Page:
Okay, so to continue from the last post, here’s one reason why schools today are not democratic. Remember, this is why, not how.
- Schools in a capitalistic society are going to be… capitalistic. Working with an elementary school in Tampa, Florida, I learned about the reality of 3rd, 4th 5th and 6th grade teachers having to stuff standardized tests with vomit and blood on them into plastic bags to ship them back to the state education agency. Performance anxiety isn’t isolated to schools; it is what motivates workplace, family, and neighborhood violence everyday. This anxiety is the outcome of a society which places emphasis on production and consumption, rather than process and experience. The resultant situation of “haves” and “have nots” enforcing isolationism, segregation and polarization. In turn, democracy withers on the vine. That means for every single classroom teacher attempting to have classroom elections to support the creation and enforcement of rules, there are 30 others in her building who are conforming to history models.
It is not true that people cannot see beyond horizons that they haven’t traveled to. As human beings we have limitless capacities for imagination and creation, despite the obliterating effects of the hegemony of mind suffered upon us by empirical forces that dominate our lives. That means that the Lost Boys of Sudan can be our heroes, much the same as the students of the Freedom Writers or the Freedom Riders, or the teacher down the hallway who tried “that thing, that time, with those kids.” While this sounds contradictory to what I just wrote, it is not, for to give up hope in the face of this adversity would be to succumb to the very forces which we’re attempting to give up on. However, it does challenge us to get to the core, rather than skimming the surface, of the challenge of democracy in schools.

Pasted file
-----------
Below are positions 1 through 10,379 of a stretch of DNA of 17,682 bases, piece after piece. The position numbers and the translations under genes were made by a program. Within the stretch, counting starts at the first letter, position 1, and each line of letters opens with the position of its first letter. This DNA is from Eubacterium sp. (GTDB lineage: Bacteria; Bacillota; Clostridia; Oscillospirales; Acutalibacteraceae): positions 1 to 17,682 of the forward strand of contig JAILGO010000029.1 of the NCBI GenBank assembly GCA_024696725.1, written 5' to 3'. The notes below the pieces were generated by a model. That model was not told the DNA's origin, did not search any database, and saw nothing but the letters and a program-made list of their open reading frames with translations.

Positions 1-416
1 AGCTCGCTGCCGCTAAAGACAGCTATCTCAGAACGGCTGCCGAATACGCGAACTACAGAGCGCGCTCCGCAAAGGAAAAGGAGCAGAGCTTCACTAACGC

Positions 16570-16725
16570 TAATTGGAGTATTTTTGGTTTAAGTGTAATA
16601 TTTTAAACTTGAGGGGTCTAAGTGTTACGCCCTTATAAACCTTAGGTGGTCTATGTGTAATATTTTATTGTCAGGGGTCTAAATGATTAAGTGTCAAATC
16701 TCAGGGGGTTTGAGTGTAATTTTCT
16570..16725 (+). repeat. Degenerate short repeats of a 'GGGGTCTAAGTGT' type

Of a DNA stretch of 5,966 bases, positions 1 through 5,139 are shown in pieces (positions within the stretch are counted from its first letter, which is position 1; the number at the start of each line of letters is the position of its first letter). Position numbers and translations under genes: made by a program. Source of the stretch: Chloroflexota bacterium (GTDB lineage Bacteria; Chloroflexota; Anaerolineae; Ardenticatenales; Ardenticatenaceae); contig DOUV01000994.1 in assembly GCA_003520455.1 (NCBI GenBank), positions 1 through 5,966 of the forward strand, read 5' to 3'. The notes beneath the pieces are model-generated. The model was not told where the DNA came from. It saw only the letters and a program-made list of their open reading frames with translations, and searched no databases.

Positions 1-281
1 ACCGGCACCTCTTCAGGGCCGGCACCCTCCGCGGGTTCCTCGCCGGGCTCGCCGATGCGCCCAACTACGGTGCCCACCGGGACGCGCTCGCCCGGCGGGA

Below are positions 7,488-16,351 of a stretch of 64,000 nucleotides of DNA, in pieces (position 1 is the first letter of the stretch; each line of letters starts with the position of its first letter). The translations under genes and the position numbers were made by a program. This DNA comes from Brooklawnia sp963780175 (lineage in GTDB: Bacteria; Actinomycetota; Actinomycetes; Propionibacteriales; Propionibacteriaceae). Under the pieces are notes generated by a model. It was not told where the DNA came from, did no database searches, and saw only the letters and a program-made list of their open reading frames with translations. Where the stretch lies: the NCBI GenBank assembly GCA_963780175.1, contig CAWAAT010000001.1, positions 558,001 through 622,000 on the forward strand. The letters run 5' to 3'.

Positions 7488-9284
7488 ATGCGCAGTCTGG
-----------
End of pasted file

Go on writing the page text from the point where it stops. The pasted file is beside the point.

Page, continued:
Which brings me back to my friend Melia’s post in her blog: rather than suffering the regular complaints of liberal educators who’ve been fighting capitalist hegemony with simplistic rhetoric for so many years, I believe the challenge of any educator dedicated to democracy is to move beyond the platitudes of Rethinking Schools and towards the lenses of critical democracy, with its concern for radical democracy throughout society. Only then can we provide an effective critique of modern education and offer effective alternatives to the heinous criminalization of democracy that is going on today.